62. companies are communities
  63. Communities can be products
  64. Communities are companies
  65. “Inside the company, though, we all take on the role that suits the work in front of us. Everyone is a designer. Everyone can question each other’s work. Anyone can recruit someone onto his or her project. Everyone has to function as a “strategist,” which really means figuring out how to do what’s right for our customers. We all engage in analysis, measurement, predictions, evaluations” From Valve’s Handbook for new Employees
  66. It’s not only about product design, it’s also about enterprise design
  67. the enterprise IS the product
  68. see it as a platform
  69. 1. Enable value creation 2. Facilitate value exchange 3. Extract fair value 4. Listen to communities
  70. the Platform Design Canvas
  71. A fork of the business model canvas
  72. This work is a fork of the Business Model Generation Canvas by Alex Osterwalder (http://www.businessmodelgeneration.com) and is licensed under the Creative Commons Attribution-Share Alike 3.0 Unported License , To view a copy of this license, visit http://creativecommons.org/licenses/by- sa/3.0/. The Platform Design Canvas is in Live Editing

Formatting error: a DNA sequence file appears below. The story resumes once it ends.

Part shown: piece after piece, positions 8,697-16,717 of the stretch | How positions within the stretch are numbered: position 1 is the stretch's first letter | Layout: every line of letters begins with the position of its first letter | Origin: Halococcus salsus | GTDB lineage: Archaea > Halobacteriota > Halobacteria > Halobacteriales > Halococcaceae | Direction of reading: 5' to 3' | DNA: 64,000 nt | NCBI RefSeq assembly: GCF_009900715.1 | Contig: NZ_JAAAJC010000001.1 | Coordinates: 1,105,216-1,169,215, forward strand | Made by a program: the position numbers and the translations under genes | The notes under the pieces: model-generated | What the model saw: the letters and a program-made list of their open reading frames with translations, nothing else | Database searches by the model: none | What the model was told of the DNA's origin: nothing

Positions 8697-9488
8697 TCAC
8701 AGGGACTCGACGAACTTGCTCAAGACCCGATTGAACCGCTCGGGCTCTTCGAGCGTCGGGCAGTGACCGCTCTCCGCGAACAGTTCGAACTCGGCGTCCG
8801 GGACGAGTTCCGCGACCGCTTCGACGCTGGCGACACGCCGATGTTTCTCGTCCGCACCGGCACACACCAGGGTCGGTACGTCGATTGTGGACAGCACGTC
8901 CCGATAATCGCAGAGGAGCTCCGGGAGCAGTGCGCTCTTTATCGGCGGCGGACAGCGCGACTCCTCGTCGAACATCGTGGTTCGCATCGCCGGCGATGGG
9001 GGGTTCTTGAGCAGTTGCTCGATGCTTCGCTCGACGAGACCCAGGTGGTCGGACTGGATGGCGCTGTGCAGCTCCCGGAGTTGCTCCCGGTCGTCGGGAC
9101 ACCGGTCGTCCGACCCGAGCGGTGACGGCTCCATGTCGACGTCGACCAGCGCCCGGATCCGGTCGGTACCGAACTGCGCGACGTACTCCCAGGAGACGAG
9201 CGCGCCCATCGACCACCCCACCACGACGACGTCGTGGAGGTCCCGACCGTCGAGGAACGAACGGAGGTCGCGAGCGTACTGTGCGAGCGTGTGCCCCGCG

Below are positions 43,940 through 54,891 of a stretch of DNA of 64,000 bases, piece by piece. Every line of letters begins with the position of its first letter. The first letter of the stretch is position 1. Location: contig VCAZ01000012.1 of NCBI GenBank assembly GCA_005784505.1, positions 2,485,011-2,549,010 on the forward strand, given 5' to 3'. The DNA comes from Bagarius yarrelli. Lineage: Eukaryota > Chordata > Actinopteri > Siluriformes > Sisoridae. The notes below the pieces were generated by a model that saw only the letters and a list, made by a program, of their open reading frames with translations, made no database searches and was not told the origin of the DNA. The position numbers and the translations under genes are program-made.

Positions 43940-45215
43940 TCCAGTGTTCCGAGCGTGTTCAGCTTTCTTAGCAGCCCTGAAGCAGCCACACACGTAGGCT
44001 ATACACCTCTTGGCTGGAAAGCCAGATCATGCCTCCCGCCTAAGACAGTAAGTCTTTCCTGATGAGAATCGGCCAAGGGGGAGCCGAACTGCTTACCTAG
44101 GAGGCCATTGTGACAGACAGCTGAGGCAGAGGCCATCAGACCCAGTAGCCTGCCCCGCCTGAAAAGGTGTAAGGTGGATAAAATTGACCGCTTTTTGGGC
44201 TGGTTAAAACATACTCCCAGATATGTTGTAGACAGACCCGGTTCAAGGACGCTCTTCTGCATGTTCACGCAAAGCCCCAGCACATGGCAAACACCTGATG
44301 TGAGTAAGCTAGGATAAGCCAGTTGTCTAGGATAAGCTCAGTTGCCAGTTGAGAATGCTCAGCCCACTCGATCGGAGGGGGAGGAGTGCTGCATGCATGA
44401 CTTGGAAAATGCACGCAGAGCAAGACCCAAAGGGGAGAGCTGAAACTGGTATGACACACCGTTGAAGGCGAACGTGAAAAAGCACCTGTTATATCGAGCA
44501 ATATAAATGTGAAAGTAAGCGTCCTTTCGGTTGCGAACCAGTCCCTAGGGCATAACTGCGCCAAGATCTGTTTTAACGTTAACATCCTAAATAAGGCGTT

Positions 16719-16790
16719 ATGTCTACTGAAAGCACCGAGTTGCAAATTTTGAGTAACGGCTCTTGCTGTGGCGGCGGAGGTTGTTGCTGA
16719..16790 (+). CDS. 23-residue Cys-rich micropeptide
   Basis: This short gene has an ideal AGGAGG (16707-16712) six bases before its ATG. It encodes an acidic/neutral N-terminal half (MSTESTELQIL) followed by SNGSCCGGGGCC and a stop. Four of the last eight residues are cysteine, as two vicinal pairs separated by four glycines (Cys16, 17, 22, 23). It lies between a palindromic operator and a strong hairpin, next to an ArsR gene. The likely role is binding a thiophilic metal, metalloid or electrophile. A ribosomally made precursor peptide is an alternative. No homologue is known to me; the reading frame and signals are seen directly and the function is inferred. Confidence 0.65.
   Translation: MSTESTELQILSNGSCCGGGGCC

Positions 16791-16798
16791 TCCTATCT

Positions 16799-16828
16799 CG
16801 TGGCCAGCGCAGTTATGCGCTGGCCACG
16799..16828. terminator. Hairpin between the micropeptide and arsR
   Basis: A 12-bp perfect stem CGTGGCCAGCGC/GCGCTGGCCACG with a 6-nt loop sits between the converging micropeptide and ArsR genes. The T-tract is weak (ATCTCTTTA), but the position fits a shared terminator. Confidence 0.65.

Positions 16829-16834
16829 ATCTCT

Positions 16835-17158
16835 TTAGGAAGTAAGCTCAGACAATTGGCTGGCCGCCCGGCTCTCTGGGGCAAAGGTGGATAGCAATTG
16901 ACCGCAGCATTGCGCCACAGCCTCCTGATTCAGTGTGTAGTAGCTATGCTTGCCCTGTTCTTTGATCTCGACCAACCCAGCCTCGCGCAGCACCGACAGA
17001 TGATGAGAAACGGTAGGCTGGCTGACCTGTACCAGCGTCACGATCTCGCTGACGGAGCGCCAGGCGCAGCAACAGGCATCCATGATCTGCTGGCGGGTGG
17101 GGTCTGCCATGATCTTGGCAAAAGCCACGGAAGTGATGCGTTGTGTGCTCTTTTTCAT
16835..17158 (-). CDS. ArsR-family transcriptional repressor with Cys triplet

73. To be used: • Design with ecosystems in mind • Identify value creation contexts • Identify peer segments and actors • Identify opportunities (emerging transactions) • Create new channels •Identify community support services • Identify exchange currencies
  74. What peer segments are present in the ecosystem? They could be producers, consumers or prosumers playing both the roles
  75. How's the value created? In what forms?
  76. What are the recurring transactions between the peer segments composing the ecosystem?
  77. Through which channels do the peer segments get in contact and execute transactions?
  78. How is the value exchanged and in what forms?
  79. What are the key stakeholders contributing to the platform operation and mission?
  80. What services are available for the community to support value creation?
  81. What are the key components of the platform? (resources, formats, infrastructures)
  82. Where is the value extracted and in what forms?
  83. Examples
  84. iOS App store Developers Indie studios Dev houses App purchase App review App recommen. App store IDE App checking Promotions Apple AD network Payment GW New Use Cases Cash flows for devs Brand visibility Ad interaction Users Tech Firms SMBs WWDC 30% fee on transactionsApps purchase / Money Reviews / Cred IDE access fee
  85. Wordpress Developers Bloggers Agencies Wp.org Wordpress SW Wordcamp Runnnig Wp.org Wordpress New Use Cases Brand visibility Starting a blog Fees for servicesWP.com upgrades / Money Reviews / Cred Tech Firms Premium Theme purchhase wp.com Purchases on Third party shops Upgrading a blog Wp.com Third Party marketplaces Personalized L&F Third party stores/ecosystem Browser providers Developers WP backends LAMP Stack WP.com Theme upgrades / Money Free Code
  86. First test run of the #Pdcanvas @Barcelona Design Thinking Week 2013: Designing a platform for the socialization of traditional games
  87. THANKS get in touch! @meedabyte workshops & consulting